The most recent outrage is Apple’s $252bn offshore cash pile, as exposed by the Paradise Papers investigation. More valuable than the foreign currency reserves of the US or the UK, it represents all the money that the world’s most valuable company has siphoned out of the global financial system for the benefit of its shareholders. Tax avoidance is as essential to the tech giants as their products are to our lives. Until 2015, Amazon paid a pittance on its UK sales by sluicing them through Luxembourg. Lip-syncing Obama: New tools turn audio clips into realistic video. Engineering | News releases | Research | Science | Technology July 11, 2017 University of Washington researchers have developed new algorithms that solve a thorny challenge in the field of computer vision: turning audio clips into a realistic, lip-synced video of the person speaking those words.
As detailed in a paper to be presented Aug. 2 at SIGGRAPH 2017, the team successfully generated highly-realistic video of former president Barack Obama talking about terrorism, fatherhood, job creation and other topics using audio clips of those speeches and existing weekly video addresses that were originally on a different topic. “These type of results have never been shown before,” said Ira Kemelmacher-Shlizerman, an assistant professor at the UW’s Paul G. Allen School of Computer Science & Engineering.
Are dictators on the way out – or on the way up? All around the world, democracy is looking shaky.
While consolidated democracies are struggling to stay healthy, many flawed ones have turned into outright authoritarian regimes – most notably Russia under Vladimir Putin and Turkey under Recep Tayyip Erdoğan. But the news isn’t all bad: on several continents over the last decade, longstanding dictators have resigned, lost elections, or been deposed.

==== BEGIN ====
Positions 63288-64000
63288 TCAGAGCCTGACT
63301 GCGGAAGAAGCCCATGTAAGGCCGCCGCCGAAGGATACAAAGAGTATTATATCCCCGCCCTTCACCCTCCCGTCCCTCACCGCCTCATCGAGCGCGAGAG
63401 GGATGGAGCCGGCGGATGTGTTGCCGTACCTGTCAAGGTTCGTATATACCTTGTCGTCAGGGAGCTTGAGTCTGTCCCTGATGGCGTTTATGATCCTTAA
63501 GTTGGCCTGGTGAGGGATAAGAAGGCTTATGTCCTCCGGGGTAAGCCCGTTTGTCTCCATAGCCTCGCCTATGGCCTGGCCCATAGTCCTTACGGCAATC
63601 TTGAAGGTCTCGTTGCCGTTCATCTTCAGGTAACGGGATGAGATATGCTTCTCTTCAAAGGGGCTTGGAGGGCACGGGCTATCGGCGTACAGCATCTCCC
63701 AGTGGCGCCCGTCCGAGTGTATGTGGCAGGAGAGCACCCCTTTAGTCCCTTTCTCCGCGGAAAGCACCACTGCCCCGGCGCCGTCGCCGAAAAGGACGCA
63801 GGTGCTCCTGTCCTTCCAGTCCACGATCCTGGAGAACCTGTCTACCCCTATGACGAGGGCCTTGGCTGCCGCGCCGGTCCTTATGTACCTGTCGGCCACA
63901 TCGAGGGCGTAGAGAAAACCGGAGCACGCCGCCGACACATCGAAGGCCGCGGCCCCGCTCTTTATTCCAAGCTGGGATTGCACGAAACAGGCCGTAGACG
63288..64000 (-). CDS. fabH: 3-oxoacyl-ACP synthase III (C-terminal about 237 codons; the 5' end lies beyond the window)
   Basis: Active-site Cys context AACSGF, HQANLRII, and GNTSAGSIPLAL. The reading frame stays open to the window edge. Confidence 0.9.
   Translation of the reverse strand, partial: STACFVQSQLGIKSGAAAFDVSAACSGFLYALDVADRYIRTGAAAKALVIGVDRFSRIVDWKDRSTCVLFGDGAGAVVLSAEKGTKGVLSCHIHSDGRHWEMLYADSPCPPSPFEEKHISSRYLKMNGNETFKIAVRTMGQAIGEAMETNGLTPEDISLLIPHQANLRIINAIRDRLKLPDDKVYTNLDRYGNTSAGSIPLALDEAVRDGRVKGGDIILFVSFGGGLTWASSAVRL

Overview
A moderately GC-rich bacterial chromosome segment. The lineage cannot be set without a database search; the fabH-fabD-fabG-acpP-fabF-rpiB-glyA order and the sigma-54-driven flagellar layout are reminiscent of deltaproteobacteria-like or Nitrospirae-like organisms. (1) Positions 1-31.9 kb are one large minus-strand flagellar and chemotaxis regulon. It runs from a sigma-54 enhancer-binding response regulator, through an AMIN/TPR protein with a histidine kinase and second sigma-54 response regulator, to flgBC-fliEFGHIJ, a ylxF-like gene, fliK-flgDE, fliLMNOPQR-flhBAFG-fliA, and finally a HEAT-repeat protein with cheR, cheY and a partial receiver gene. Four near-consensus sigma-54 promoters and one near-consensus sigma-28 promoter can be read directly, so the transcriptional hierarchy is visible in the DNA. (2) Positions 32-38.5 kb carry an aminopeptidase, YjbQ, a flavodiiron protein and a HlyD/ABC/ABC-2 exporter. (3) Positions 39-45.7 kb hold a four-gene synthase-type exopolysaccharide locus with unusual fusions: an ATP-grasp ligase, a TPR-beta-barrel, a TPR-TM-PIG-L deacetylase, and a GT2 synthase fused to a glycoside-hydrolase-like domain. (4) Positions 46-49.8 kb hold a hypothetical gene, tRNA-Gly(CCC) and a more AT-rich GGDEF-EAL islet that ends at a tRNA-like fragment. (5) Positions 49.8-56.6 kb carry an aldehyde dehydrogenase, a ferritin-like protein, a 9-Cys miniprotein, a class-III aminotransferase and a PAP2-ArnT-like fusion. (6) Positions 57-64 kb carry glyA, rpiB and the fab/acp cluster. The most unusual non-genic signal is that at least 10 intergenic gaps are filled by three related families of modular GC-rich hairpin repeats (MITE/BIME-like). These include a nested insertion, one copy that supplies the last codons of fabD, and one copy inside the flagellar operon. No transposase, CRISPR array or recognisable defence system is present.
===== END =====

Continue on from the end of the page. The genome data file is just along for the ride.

As the table below indicates, the number of dictators who’ve fallen in recent years for all sorts of reasons is a cause for optimism. Roundabout benefits. 'Traffic lights are so dictatorial' ... but are roundabouts on the way out? You don’t know what you’ve got till it’s gone.
But unlike Joni Mitchell, I’m driving in Newcastle, not Honolulu, and it’s not a parking lot that they’ve paved paradise to put up, but yet another set of traffic lights. Since resuming the school run last month, I’ve noticed that two different roundabouts on our route have vanished, replaced by junctions and traffic lights. My first reaction to the missing roundabouts was: where will the council plant its scrawny tree this Christmas? Home - Resolution Foundation. Cambridge Analytica and SCL – how I peered inside the propaganda machine.
British electoral consultancy firm Cambridge Analytica and its parent company, SCL Group, continue to be dogged by a series of allegations, weeks after a whistle blower told The Observer that data had been harvested from Facebook by an academic research company called Global Science Research, which then licensed SCL to use the data.
How autocrats rig elections to stay in power – and get away with it. If a government wants to be considered a respectable democracy on the world stage, it must pass a litmus test: holding multi-party elections.